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August 3, 2011 10:39 pm
Antitrust pressures on IBM in Europe eased following news that the three companies whose complaints prompted a European Commission investigation into the US group’s mainframe computer business have dropped their protests.
Although the Commission still has the power to press ahead with both of its probes into IBM, one of which was prompted by the complaints, the decision to withdraw grievances raises the chance of IBM being handed a reprieve in at least one of the cases.
The retracted complaints, news of which emerged on Wednesday, come amid signs that Brussels has made little headway in its investigation, according to one person close to the case. However, a separate inquiry into similar issues by the US Department of Justice is still under way, the person said.
The three would-be rivals of IBM alleged that the US technology group illegally tied its mainframe hardware to its mainframe operating system, giving customers no opportunity to use alternative hardware. The complaints stirred up memories of earlier landmark antitrust cases against the IBM mainframe business, which remains one of the company’s most profitable activities due to the long-term investment many big companies and governments have made in the systems.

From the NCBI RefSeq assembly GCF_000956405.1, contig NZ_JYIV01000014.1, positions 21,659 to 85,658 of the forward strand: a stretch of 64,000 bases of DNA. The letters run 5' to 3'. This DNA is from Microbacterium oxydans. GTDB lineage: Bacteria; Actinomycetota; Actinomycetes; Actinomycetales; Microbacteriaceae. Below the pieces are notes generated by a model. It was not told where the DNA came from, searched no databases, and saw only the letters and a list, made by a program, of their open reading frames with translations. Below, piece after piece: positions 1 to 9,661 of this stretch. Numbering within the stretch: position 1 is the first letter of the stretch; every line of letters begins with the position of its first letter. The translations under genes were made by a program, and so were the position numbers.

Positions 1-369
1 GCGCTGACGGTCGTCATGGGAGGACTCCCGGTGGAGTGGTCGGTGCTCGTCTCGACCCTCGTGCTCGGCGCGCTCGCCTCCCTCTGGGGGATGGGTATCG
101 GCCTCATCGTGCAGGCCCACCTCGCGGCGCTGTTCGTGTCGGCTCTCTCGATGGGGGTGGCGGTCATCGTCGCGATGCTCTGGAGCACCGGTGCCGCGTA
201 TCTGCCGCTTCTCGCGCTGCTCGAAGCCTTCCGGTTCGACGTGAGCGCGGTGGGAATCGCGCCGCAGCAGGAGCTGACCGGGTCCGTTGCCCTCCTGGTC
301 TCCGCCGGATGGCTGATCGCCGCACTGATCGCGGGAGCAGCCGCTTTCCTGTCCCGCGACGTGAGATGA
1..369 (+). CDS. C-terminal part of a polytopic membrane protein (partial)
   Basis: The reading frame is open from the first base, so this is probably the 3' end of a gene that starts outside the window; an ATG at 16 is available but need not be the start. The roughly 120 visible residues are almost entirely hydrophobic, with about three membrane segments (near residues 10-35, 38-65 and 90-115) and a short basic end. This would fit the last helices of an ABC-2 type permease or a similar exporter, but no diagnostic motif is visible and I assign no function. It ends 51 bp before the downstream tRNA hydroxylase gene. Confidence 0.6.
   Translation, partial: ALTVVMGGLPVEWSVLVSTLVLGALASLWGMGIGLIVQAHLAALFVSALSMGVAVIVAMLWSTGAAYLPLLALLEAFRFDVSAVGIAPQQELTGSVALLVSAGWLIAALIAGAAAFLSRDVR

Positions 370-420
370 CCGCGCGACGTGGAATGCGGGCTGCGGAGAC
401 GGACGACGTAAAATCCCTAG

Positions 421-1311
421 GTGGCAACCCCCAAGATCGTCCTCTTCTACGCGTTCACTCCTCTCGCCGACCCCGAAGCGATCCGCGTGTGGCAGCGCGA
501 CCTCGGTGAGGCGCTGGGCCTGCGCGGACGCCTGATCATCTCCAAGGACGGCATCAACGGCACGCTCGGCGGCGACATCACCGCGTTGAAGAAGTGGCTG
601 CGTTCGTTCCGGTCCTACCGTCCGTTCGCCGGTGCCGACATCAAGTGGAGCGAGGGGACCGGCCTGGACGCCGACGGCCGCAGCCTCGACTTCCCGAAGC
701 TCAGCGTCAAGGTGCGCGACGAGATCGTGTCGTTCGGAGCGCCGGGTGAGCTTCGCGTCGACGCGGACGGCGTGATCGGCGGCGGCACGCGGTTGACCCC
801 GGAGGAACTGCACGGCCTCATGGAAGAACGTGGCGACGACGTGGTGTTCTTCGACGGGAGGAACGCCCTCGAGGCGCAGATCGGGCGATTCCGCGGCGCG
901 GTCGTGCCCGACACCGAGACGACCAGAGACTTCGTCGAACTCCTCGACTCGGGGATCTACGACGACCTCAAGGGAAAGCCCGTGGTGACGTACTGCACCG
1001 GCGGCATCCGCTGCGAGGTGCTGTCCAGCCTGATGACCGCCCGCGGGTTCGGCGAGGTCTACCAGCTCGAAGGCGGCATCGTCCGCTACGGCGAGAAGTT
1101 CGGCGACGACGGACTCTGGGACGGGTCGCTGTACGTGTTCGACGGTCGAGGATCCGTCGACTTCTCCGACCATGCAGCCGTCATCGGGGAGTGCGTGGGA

At the time, IBM reacted angrily to the allegations, saying there was no merit to complaints that it said had been propagated by “Microsoft and its satellite proxies” – a claim that laid bare a heated and bitter behind-the-scenes battle between the rival tech groups over the case. Microsoft made investments in TurboHercules and T3 Technologies, two of the three companies behind the complaints.
It had earlier invested in another company, PSI, which had lodged a complaint in Brussels against IBM, though the PSI case was dropped after IBM bought the company.
Of the three latest complainants to drop their cases, Neon Enterprise Software, a Texas-based company, announced it was to abandon its claim in a US regulatory filing – a move prompted by its defeat against IBM in a US court case. TurboHercules, a small French software company, has decided to drop its claim for business reasons, according to a person familiar with the company.
The Commission declined to comment.
A second Brussels probe into IBM, brought on the Commission’s own initiative, focuses on mainframe maintenance services.
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